Muhammad told COPA that the individual turned toward him, reached back with his right hand and started to pull a dark object out of his waistband – actions, he said, that were "consistent with someone pulling a weapon."
Still sitting in the driver's seat of his girlfriend's SUV, Muhammad said he feared for his life and fired his 15-shot Glock 9 mm semi-automatic pistol twice.
Shortly after the shooting, a neighbor found a black cellphone near where Hayes had been standing.
Hayes suffered a through-and-through wound to his left armpit and a graze wound to his upper left arm. He was taken to Advocate Christ Medical Center in Oak Lawn and released after treatment.
Muhammad later told investigators that Hayes also had taken several steps toward him at the same time as he reached back and pulled out the dark object, according to COPA's report.
COPA found that a preponderance of the evidence – meaning it was more likely than not – showed that Muhammad's decision to open fire was "objectively unreasonable" and that an officer "with similar training and experience" would not have found that Hayes posed an immediate threat.
To back up its decision, COPA concluded that:
– Muhammad, clad in a hoodie, could not reasonably expect Hayes to obey his oral commands because he was not obviously a law enforcement officer.
– Muhammad had no reason to believe Hayes had committed a crime, let alone a violent one, or to believe he was armed and dangerous.
– Hayes posed no immediate threat of death or serious bodily harm to Muhammad.
"Deadly force was not reasonably necessary because Sergeant Muhammad could have simply driven away from the potential threat," said the COPA report, completed in September. "This would have created time and distance for Sergeant Muhammad to reassess the situation and to determine whether (Hayes) was in fact an actual threat."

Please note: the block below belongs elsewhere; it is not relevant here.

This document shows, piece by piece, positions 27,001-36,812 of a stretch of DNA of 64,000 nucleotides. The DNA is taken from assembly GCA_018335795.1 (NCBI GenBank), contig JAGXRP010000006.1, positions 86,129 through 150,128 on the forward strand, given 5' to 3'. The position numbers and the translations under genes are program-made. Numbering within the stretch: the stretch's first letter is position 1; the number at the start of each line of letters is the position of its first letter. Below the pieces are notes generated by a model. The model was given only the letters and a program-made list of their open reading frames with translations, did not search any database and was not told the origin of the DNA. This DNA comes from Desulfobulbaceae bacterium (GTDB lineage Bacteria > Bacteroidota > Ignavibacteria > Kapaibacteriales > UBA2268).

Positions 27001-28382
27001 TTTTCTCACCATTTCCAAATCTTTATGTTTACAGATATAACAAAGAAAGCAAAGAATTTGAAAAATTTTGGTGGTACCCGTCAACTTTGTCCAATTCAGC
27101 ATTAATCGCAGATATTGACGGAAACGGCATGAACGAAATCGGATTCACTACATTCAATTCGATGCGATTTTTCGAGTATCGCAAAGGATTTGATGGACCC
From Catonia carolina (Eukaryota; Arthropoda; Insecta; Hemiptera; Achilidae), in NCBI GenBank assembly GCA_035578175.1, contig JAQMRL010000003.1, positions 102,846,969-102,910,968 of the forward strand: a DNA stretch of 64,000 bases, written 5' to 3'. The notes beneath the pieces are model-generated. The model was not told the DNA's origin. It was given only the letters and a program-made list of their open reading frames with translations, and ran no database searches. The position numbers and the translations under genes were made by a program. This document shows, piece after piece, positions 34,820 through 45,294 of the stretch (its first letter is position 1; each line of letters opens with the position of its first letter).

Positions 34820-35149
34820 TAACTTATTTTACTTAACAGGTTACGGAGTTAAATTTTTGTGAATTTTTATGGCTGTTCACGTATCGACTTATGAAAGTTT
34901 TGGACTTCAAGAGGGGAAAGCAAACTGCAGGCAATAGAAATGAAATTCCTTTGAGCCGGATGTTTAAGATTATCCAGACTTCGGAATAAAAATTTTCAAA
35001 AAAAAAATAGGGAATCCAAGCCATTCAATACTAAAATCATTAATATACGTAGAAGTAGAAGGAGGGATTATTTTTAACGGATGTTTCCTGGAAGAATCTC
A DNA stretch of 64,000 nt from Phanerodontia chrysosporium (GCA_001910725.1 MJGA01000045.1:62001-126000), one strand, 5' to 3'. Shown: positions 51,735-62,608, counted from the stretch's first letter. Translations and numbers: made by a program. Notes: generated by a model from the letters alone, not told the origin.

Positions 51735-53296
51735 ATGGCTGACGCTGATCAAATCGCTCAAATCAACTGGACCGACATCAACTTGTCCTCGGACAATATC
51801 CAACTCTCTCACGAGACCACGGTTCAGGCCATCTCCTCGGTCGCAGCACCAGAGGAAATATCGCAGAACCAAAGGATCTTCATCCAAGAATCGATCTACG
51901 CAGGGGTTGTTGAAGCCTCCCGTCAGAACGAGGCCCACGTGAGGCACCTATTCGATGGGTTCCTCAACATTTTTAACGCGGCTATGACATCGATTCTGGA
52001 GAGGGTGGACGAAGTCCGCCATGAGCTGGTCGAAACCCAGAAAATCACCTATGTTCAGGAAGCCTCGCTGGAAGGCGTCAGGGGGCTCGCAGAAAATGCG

Faced with a much tougher standard of proof – beyond a reasonable doubt – the Cook County state's attorney's office declined to bring criminal charges against Muhammad.
In a statement issued to the Tribune, the office said a review of the evidence determined that it was "reasonable" for Muhammad to believe the dark object displayed by Hayes was a gun.
In finding that Muhammad acted unreasonably, COPA said it gave little weight to Hayes' account of what happened, noting that his foster mother told investigators he has been diagnosed with mild mental retardation and autism spectrum disorder, among other things, and that his memory was not reliable.
Fire Department personnel who were the first on the scene told COPA investigators that Hayes kept repeating that he didn't know why he was shot because he was just reaching for his phone.
The report also revealed that shortly before the shooting, on-duty officers had spotted a black male – believed to be Hayes – running, stopping to look at their squad car and then continuing to run.
Officer Anthony Hobbs told COPA investigators that he did not stop Hayes because "at the moment he really hadn't done anything."